So the starting gun has been fired and the race has begun.  The next six weeks will see leading figures in all parties try to set out their stalls and we should expect that education will be a major area of policy to be discussed.  What should we hope for?

It is important to stress that TDT is politically neutral.  We will work constructively with whichever party forms the next Government and will not endorse any single candidate or political party.  But as an organisation committed to supporting the professional development of those working in education, of course we have views on what helps and what might hinder. 

All political parties could do well to think about their education ideas through the lens of our organisational values: Smart, Heart, and Humble:

  • Smart – is the policy idea rooted in evidence?  Is it shaped by what we know will work, or using new evidence to demonstrate how things can be better?
  • Heart – does the idea really understand the role that people will play in its implementation?  The best ideas won’t be effective if they don’t take account of the needs and motivations of the teacher in front of the class, the head leading a school, the early years professional working with a toddler.
  • Humble – does it consider alternative views?  Is it taking a curious approach with a commitment to learn and improve, or is it dogmatic?

We believe these values can apply to all decisions, at all times.  But what about the specific context of this election campaign?  There are three key issues that, we believe, should be paramount in any party thinking and policy formulation if we are to build on what’s worked and recognise what hasn’t. 

Recognise the fundamental issues

First, all politicians must start by recognising the scale of the issues to be addressed, in particular those around funding and delivery.  There are many, of course, and political parties will want to focus on those that tell the best story for them.  But all serious proposals must acknowledge the crisis of teacher recruitment and retention, the challenges of engaging with wider systems of support for children (and the devastating impact of child poverty), and the severe funding issues in the early years.  If these issues are not tackled then no amount of change elsewhere – on RSHE guidance, curriculum reform, SEND  – will matter.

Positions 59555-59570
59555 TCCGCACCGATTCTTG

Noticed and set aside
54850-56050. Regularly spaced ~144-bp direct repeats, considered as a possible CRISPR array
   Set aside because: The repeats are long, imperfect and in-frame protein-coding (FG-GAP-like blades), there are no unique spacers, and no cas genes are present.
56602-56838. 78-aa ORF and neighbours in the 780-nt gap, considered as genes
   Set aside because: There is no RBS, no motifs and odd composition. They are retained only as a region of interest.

Value teachers as professionals

Second, we urge all parties to commit to a strong relationship with the education sector, in particular recognising the importance of supporting teacher professionalism.  Policy development and implementation is best done with the profession rather than to the profession.  This means that all parties should commit to open and honest engagement with all those working in education.  Is this frustrating at times?  Yes.  Does it mean navigating contradictions and competing ideas?  Sure.  Does it slow things down?  Absolutely.  But the cost of not working with the profession – or worse seeking to actively undermine the profession – is policy that is badly implemented and not bought into.  To respect the professionalism of teachers and school and early years leaders means to listen to them, to take their ideas and experiences on board, and to find ways to move forward together.

Think long term

Third, given the scale of the challenges we face, we want to see considered and long-term solutions, not knee-jerk soundbites.  Whichever party forms the next Government should avoid the temptation to focus too much on ‘first 100 days’ type initiatives.  That does not mean that change can’t happen quickly – in fact we think that a lot can be achieved by engaging with the profession differently and there are a few specific places where small changes can have a big impact (on a parochial level we have already called for the restoration of funding for NPQs, for example).  But let no party pretend that there are quick fixes to the problems that exist in the education system.  This also means – of course – that the wider sector needs to show patience with a new government, accepting that the policies that are likely to have impact will take time to develop and implement.

Finally, we hope that the debates around education take place in a positive spirit.  There are different ideas that are valid, more than one view on what might work, and no such thing as a perfect policy.  Politicians, lobby groups, unions, journalists, all involved can help to ensure that the campaign shines a light on key issues and that we can have a mature and nuanced debate on how to address them.